16 MAY 1992, Page 44



Raymond Keene

The conventional image of a chess grandmaster is that of a cold calculating machine, seeing many moves ahead and never making tactical blunders. By and large, this is not so far from the truth, but in recent exalted events there has been a strange outcrop of the most appalling one-move blunders: One might try to explain these by time trouble, or the hopelessness of the blunderer's position, but that does not always fit the bill. I present this week six of the most remark- able examples from the very highest levels of international chess. Amazingly, the three blunders which cost a queen all took place within 24 hours of each other.

Two of these positions may be familiar to readers of The Spectator, since I have published them before. However, I was so struck by the extreme nature of these six recent mistakes that I felt repetition to be justified. While struggling for an explana- tion, the best reason I can come up with is that the slightly speeded up time-limits, combined with generally longer sessions, have together somehow corrupted the col- lective ability to concentrate, even of the world's top players.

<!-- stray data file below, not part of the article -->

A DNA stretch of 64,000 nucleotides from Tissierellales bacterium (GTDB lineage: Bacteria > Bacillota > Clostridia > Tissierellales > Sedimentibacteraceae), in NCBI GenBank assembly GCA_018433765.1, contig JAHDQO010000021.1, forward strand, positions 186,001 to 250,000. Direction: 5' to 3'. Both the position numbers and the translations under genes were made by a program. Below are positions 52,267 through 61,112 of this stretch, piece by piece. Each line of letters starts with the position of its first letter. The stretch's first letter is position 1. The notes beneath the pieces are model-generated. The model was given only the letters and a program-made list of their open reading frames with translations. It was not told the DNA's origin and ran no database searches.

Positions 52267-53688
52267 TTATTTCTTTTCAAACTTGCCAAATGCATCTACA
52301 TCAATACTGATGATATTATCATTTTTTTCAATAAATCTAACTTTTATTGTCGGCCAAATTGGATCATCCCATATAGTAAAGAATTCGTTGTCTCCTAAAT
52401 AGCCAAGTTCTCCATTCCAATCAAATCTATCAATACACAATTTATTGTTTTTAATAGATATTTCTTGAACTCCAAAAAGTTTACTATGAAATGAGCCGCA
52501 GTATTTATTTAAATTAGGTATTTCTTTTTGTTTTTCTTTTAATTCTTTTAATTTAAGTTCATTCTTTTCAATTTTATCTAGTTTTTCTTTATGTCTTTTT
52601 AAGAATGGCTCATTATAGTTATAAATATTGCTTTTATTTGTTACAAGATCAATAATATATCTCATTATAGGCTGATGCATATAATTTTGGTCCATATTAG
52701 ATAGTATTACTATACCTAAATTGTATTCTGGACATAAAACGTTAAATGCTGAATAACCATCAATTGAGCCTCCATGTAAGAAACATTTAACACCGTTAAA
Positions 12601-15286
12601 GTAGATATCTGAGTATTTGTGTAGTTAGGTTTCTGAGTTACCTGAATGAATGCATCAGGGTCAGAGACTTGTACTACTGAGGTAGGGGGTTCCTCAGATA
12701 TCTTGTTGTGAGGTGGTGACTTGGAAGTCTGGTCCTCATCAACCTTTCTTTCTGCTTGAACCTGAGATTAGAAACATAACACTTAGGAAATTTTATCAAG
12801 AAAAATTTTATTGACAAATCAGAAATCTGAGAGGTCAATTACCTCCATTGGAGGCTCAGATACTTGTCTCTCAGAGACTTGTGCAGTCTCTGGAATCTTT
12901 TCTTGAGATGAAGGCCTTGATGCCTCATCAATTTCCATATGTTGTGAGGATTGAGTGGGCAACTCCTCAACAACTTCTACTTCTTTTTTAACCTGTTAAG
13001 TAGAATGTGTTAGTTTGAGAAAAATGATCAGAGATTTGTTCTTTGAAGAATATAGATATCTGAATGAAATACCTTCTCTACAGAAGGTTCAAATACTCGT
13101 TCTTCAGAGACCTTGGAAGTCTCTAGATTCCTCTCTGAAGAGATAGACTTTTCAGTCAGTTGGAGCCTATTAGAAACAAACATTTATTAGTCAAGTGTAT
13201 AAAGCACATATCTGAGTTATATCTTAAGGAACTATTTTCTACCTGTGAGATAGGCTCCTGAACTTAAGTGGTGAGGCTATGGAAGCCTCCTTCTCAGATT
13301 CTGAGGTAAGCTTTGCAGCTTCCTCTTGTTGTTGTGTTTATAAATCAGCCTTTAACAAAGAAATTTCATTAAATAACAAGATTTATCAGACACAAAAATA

Diagram 1 Shirov – Hubner, Dortmund 1992.

1. . . Qd3+?? 2 Rxd3 Black resigns Diagram 2 Piket – Bareev, Dortmund 1992. 1 Qa4?? and White resigns before Black

played 1 Rxa4

Diagram 3 Kasparov – Anand, Dortmund 1992.

1. . . f5?? 2 exd5 Black resigns. Black had intended meeting this with 2. . . exd5 with a double attack against the White queen and bishop, but 3 Be2 deals with both threats.

Diagram 4 Short – Karpov, Candidates Match 1992.

1 . . . Qxd3?? 2 Rd2 skewering the black rook on d8. Black struggled on for a few moves to no avail.

Diagram 5 Timman — Vusupov, Candi- dates Match 1992 1 . . . Qe4?? 2 Qxf8 checkmate Diagram 6 Short — Beliavsky, Linares 1992 1 Ke6?? Bc8 checkmate